Milosevic goes to The Hague

Yugoslavia's former dictator will face war crimes charges in an unprecedented international trial.

Published June 29, 2001 12:00AM (EDT)

His policies of mass killing and expulsions brought the term "ethnic cleansing" into the modern lexicon of war; but in the end, Slobodan Milosevic, the charismatic former leader of Yugoslavia, has been handed over by his fellow Serbs to face charges of war crimes.

Unannounced until the operation was already well underway, Serbian authorities turned over custody of Milosevic to investigators from the International War Crimes Tribunal in The Hague on Thursday. Milosevic has been held in Belgrade's Central Prison since April 1 when he was arrested on local charges ranging from corruption to abuse of his authority. By nightfall Thursday, Milosevic was reported to have been transported on a British Royal Air transport plane to The Hague, where he faces charges of crimes against humanity. Those charges stem from events in Kosovo in 1998-1999, which include his alleged ordering of the killing of several hundred people and the expulsion of over 700,000.

The extradition is not uncontroversial here -- some Serbs strongly believe it would be best for the country for their former leader to be tried in Belgrade. But in a sign of how much has changed since Milosevic fell from power nine months ago, polls show a majority of Serbs now support the move.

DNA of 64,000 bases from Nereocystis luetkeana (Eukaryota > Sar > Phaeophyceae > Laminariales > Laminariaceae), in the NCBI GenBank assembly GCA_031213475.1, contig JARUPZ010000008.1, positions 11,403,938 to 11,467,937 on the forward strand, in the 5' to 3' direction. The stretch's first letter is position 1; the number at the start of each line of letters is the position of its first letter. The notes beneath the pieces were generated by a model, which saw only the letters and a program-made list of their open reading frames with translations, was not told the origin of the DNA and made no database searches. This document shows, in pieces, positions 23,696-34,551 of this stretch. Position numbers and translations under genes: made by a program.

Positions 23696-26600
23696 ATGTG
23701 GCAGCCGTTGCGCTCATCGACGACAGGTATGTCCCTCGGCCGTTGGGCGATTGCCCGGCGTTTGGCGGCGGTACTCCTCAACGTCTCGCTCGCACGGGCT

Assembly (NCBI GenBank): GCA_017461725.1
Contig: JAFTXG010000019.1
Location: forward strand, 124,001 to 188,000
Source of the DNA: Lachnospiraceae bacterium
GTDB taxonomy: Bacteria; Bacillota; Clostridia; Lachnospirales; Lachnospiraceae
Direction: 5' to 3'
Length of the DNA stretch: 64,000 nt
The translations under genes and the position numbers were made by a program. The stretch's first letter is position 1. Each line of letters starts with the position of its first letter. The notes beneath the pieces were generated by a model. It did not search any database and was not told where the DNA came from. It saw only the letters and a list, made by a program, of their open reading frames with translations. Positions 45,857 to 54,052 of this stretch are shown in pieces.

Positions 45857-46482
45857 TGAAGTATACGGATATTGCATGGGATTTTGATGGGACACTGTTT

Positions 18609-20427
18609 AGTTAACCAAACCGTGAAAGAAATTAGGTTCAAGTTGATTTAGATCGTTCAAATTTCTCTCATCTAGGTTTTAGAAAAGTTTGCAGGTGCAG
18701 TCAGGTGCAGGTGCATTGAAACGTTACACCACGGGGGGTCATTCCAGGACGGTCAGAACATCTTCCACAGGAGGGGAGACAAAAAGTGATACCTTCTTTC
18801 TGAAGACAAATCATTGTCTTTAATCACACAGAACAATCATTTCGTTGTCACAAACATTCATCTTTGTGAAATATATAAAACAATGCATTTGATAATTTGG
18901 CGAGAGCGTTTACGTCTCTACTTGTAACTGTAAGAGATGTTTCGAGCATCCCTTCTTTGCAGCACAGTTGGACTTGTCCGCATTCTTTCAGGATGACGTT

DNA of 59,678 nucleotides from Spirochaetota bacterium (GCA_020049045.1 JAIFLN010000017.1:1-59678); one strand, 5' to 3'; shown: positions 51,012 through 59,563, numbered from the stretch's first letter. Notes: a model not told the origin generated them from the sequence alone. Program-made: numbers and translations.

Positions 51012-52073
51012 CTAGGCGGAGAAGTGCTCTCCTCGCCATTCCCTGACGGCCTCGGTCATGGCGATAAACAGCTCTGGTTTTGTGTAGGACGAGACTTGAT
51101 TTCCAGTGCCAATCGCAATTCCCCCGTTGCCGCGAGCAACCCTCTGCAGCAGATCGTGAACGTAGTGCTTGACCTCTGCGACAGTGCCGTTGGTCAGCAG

One person who is not among them is Yugoslav President Vojislav Kostunica, whose landslide victory in elections led to demonstrations that toppled Milosevic last year. Representing what was at one time an almost universal Serbian opinion, Kostunica had criticized the tribunal, insisting it was biased against Serbs, and that Serbia should be allowed to try Milosevic at home.

But Kostunica's dissent was pushed aside by his political rival, Serbian Prime Minister Zoran Djindjic. In fact, Kostunica said today that he only learned about the extradition on TV.

Djindjic and his Serbian government overwhelmingly supported turning Milosevic over, in large part because there is over $1 billion in desperately needed international loans resting on that condition. Washington had threatened to boycott a donors conference for Yugoslavia scheduled for Friday unless Belgrade cooperated with the tribunal.

Over the past few weeks, Serbs have been shocked by revelations of mass graves being found in and around Belgrade that contain as many as 1,000 bodies of Kosovar Albanians. Serbia's new police minister Dusan Mihailovic has said that police files and witnesses indicate that Milosevic ordered the removal of hundreds, possibly thousands of bodies from Kosovo, by freezer truck, fearing that international discovery of the bodies could tie him to war crimes.

Serbia's local press has moved into overdrive, reporting the tales of witnesses being ordered to drive freezer trucks full of corpses from Kosovo to cites around Serbia. According to one such story, the driver was ordered to drive to a lead smelting plant in Bor, where bodies were reportedly incinerated by special army units. Another freezer truckload of bodies and body parts was discovered at the bottom of a lake. Earlier this month mass graves were found on the property of security force bases around Belgrade's airport.